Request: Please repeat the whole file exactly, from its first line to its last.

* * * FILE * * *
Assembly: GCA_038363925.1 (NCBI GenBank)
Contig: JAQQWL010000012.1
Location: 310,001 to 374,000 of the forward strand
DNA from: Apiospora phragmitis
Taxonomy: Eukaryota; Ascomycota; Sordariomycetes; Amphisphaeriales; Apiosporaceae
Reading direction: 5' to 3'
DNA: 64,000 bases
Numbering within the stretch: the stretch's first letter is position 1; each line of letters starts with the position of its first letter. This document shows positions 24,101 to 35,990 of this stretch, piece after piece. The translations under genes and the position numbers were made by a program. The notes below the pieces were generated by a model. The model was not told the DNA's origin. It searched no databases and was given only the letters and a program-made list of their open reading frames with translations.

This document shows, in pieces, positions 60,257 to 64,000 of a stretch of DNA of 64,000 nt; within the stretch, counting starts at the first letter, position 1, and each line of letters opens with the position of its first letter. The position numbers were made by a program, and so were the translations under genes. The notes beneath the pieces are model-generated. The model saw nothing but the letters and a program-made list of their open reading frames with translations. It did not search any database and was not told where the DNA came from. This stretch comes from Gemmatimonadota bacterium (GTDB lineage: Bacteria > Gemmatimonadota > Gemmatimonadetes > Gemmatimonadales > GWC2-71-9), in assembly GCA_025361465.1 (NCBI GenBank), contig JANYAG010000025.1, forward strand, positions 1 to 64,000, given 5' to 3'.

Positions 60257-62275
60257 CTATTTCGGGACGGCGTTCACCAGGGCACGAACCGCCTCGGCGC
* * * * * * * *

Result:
Assembly: GCA_038363925.1 (NCBI GenBank)
Contig: JAQQWL010000012.1
Location: 310,001 to 374,000 of the forward strand
DNA from: Apiospora phragmitis
Taxonomy: Eukaryota; Ascomycota; Sordariomycetes; Amphisphaeriales; Apiosporaceae
Reading direction: 5' to 3'
DNA: 64,000 bases
Numbering within the stretch: the stretch's first letter is position 1; each line of letters starts with the position of its first letter. This document shows positions 24,101 to 35,990 of this stretch, piece after piece. The translations under genes and the position numbers were made by a program. The notes below the pieces were generated by a model. The model was not told the DNA's origin. It searched no databases and was given only the letters and a program-made list of their open reading frames with translations.

This document shows, in pieces, positions 60,257 to 64,000 of a stretch of DNA of 64,000 nt; within the stretch, counting starts at the first letter, position 1, and each line of letters opens with the position of its first letter. The position numbers were made by a program, and so were the translations under genes. The notes beneath the pieces are model-generated. The model saw nothing but the letters and a program-made list of their open reading frames with translations. It did not search any database and was not told where the DNA came from. This stretch comes from Gemmatimonadota bacterium (GTDB lineage: Bacteria > Gemmatimonadota > Gemmatimonadetes > Gemmatimonadales > GWC2-71-9), in assembly GCA_025361465.1 (NCBI GenBank), contig JANYAG010000025.1, forward strand, positions 1 to 64,000, given 5' to 3'.

Positions 60257-62275
60257 CTATTTCGGGACGGCGTTCACCAGGGCACGAACCGCCTCGGCGC